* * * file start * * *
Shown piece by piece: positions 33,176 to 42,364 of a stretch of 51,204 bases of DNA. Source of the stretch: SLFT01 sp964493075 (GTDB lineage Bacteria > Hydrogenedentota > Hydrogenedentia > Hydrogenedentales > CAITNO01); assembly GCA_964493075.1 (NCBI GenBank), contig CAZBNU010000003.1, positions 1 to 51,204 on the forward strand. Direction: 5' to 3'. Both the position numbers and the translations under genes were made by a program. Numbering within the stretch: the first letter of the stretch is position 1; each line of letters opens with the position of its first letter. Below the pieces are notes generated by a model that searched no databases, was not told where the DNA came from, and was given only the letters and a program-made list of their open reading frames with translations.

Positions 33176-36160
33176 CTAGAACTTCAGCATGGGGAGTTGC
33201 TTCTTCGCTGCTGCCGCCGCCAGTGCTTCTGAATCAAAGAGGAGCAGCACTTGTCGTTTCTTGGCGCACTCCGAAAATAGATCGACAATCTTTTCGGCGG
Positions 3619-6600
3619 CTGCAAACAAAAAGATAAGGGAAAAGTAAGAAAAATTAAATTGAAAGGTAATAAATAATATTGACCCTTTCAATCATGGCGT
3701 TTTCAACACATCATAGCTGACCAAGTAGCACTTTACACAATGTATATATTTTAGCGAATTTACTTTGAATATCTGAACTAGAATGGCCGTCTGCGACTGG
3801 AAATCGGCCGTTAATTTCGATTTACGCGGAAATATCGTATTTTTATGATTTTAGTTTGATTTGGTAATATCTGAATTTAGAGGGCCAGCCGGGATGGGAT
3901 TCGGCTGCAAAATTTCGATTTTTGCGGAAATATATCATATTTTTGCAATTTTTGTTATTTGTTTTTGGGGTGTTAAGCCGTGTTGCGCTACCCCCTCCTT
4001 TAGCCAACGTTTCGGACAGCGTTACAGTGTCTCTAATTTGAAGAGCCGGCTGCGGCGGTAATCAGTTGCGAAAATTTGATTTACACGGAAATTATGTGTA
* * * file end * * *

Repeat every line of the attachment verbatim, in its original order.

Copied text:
Shown piece by piece: positions 33,176 to 42,364 of a stretch of 51,204 bases of DNA. Source of the stretch: SLFT01 sp964493075 (GTDB lineage Bacteria > Hydrogenedentota > Hydrogenedentia > Hydrogenedentales > CAITNO01); assembly GCA_964493075.1 (NCBI GenBank), contig CAZBNU010000003.1, positions 1 to 51,204 on the forward strand. Direction: 5' to 3'. Both the position numbers and the translations under genes were made by a program. Numbering within the stretch: the first letter of the stretch is position 1; each line of letters opens with the position of its first letter. Below the pieces are notes generated by a model that searched no databases, was not told where the DNA came from, and was given only the letters and a program-made list of their open reading frames with translations.

Positions 33176-36160
33176 CTAGAACTTCAGCATGGGGAGTTGC
33201 TTCTTCGCTGCTGCCGCCGCCAGTGCTTCTGAATCAAAGAGGAGCAGCACTTGTCGTTTCTTGGCGCACTCCGAAAATAGATCGACAATCTTTTCGGCGG
Positions 3619-6600
3619 CTGCAAACAAAAAGATAAGGGAAAAGTAAGAAAAATTAAATTGAAAGGTAATAAATAATATTGACCCTTTCAATCATGGCGT
3701 TTTCAACACATCATAGCTGACCAAGTAGCACTTTACACAATGTATATATTTTAGCGAATTTACTTTGAATATCTGAACTAGAATGGCCGTCTGCGACTGG
3801 AAATCGGCCGTTAATTTCGATTTACGCGGAAATATCGTATTTTTATGATTTTAGTTTGATTTGGTAATATCTGAATTTAGAGGGCCAGCCGGGATGGGAT
3901 TCGGCTGCAAAATTTCGATTTTTGCGGAAATATATCATATTTTTGCAATTTTTGTTATTTGTTTTTGGGGTGTTAAGCCGTGTTGCGCTACCCCCTCCTT
4001 TAGCCAACGTTTCGGACAGCGTTACAGTGTCTCTAATTTGAAGAGCCGGCTGCGGCGGTAATCAGTTGCGAAAATTTGATTTACACGGAAATTATGTGTA